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Get Kids to Love Chores? No Way!

October 28, 2019

“Jonathan, its time to do your chores!” 

 

Mom has reminded him for the third time this morning, “Okay. Okay. I’ll do them at the next commercial, I promise.” says Jonathan trying to buy time. “Jonathan, you’ll do it right now or you won’t be going to soccer practice this afternoon!” threatens mom.

 

Are you tired of yelling, bribing and threatening your kids to get them to do their chores?

 

Many parents are just concerned about getting the job done. It is important that we shift our intent to one of wanting to shape our child’s character. When we make this shift we then can be inspirational to our children instead of nags and drill sergeants. Here is how...

 

Stress internal rewards

When you do a chore share with your child how it makes you feel to get it done. For example, “My room was getting so cluttered that I was starting to feel not good about myself.” 

 

After he has heard you make several statements like this, start asking him questions that internally motivate him like, “How do you feel about your clean room?” Ask him questions that help him to look inside for the good feelings he has when he has done a job well. Versus saying “You are a good boy” which is external motivation.

 

Internal rewards have longer lasting effects than external rewards because he can draw on the good feelings he creates by doing “good works” for the rest of his life. External rewards on the other hand are shallow, fleeting and make your child dependent on the authority figure who dispenses rewards and punishments. External rewards create self-centered children who only do good works if there is something in it for him. 

 

Emphasize the joy of doing

Again you want to model first and then relate it back to them so you might say, “I love how I feel after I have put my all into a project. I feel like I have really accomplished something.” Other words you could use are, “I feel like I really contributed or stretched myself or stuck through something that was
not pleasant.” 

 

Point out how good it feels to give 100%

Sometimes children do just enough to get by or do a sloppy job. When this happens, don’t do the job over for them or criticize their work, or give up on having them do chores. Instead, ask in a light tone of voice. “Did you give this project 100%?” If they say yes, challenge them to do one thing better in a light tone.

 

Teach the importance of being helpful

Look for opportunities to be helpful in their daily life. For example, if you see an elderly lady struggling with her groceries ask, “How could you be helpful?” 

When they have been helpful, make sure to ask them how they feel rather than simply praise them. Again, it is helpful to model the behavior several times before you expect them to demonstrate the concept.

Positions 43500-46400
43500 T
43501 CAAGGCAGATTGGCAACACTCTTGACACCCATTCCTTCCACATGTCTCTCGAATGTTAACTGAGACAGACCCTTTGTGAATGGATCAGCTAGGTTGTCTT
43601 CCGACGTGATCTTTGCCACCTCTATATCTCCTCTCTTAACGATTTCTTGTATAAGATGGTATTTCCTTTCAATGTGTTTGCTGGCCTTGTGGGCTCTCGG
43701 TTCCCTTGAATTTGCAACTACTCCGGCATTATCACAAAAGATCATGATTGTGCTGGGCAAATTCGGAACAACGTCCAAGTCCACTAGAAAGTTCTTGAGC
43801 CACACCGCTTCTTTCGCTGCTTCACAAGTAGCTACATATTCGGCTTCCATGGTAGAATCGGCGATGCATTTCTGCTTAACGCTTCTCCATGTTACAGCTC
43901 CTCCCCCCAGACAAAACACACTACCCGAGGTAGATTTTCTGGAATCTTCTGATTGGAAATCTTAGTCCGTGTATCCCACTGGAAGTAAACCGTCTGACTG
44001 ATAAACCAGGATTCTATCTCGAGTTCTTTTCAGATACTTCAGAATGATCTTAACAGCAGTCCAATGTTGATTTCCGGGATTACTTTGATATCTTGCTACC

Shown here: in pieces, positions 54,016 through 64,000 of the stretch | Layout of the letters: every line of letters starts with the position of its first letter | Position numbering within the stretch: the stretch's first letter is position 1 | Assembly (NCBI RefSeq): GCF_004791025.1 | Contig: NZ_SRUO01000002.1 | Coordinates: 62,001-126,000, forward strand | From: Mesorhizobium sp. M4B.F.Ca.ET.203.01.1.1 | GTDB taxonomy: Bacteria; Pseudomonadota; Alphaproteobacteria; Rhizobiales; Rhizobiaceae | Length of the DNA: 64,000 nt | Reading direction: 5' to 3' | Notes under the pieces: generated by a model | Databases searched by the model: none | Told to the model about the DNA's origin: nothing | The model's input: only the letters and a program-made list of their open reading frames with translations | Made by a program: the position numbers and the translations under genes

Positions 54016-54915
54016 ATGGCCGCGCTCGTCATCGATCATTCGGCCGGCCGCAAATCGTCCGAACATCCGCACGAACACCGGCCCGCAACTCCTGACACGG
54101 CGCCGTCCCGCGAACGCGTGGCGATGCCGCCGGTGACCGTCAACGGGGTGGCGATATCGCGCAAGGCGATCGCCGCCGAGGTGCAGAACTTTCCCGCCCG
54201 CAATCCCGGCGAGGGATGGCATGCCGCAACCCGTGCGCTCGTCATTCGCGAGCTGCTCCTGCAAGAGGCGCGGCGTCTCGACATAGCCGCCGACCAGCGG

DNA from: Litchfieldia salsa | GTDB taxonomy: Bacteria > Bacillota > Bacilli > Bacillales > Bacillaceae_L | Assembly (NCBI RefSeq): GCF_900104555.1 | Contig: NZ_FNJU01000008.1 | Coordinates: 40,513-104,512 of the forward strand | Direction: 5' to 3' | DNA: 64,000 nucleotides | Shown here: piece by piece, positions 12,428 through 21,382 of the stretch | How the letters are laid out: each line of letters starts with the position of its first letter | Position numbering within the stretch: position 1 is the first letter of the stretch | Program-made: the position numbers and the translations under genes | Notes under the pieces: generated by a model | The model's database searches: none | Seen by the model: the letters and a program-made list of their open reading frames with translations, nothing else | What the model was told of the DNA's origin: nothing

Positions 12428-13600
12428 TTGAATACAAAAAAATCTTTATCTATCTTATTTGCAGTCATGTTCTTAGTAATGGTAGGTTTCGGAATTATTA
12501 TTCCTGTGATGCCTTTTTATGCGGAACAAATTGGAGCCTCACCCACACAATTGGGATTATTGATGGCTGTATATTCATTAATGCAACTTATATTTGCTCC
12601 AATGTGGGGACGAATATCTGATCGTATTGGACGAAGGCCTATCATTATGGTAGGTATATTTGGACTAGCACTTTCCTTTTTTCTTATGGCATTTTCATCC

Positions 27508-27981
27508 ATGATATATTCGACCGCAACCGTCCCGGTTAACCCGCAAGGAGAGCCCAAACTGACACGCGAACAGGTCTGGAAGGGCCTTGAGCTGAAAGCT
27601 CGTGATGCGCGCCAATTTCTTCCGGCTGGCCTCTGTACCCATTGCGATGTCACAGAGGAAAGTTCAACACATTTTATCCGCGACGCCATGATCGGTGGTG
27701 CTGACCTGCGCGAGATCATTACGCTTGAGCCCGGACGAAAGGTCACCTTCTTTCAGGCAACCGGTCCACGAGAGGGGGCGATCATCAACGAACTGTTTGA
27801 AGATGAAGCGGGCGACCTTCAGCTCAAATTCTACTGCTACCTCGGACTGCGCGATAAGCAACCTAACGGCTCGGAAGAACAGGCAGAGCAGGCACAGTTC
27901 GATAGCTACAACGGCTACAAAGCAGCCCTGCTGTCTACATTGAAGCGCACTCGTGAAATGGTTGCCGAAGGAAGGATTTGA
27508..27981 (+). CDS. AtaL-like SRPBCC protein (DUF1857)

Be sure to tell your child how valuable their work is to the whole family. For example, “Thank you for cleaning the family room. It is so much nicer to play games is neat a room.” Don’t talk about having to do chores. Talk about having opportunities to contribute or “Household Operations!”

 

Accentuate teamwork

A lot more can get done in a short time if everyone works together. Play a game where you set the timer on for 15 minutes, put on loud music that makes you want to dance and see how much you can get done as a family in 15 minutes. You may need to do this at several intervals a day in order to get everything done. Short segments where you make work fun makes children feel more cooperative.

 

Teach self-reliance

When we give children chores to do, we teach them to become dependent on an authority figure. Instead, frequently ask, “What needs to be done?” Then follow their lead. This also helps them develop a sense of ownership in the care of the home. Children often become compliant or defiant when there is an authority figure. We want them to become self-reliant.

 

Another way children can feel self-reliant is to make their own list of what chores they need to do with a checklist for the week. (Younger children may need your help and draw pictures of their chores.) The chart then becomes their guide instead of you having to be the authority figure.

 

Children have a natural desire to want to help as long as they are not coerced. Make work fun by making a game of it, working together, and by accentuating internal rewards. For more help on chores and other parenting issue, take a parenting course in your area!

Kathryn Kvols is the author of the best selling book and popular parenting course, “Redirecting Children’s Behavior.” She is an international speaker and the president of the International Network for Children and Families. She can be reached at 877-375-6498 or you can view other helpful articles at the website www.incaf.com

 

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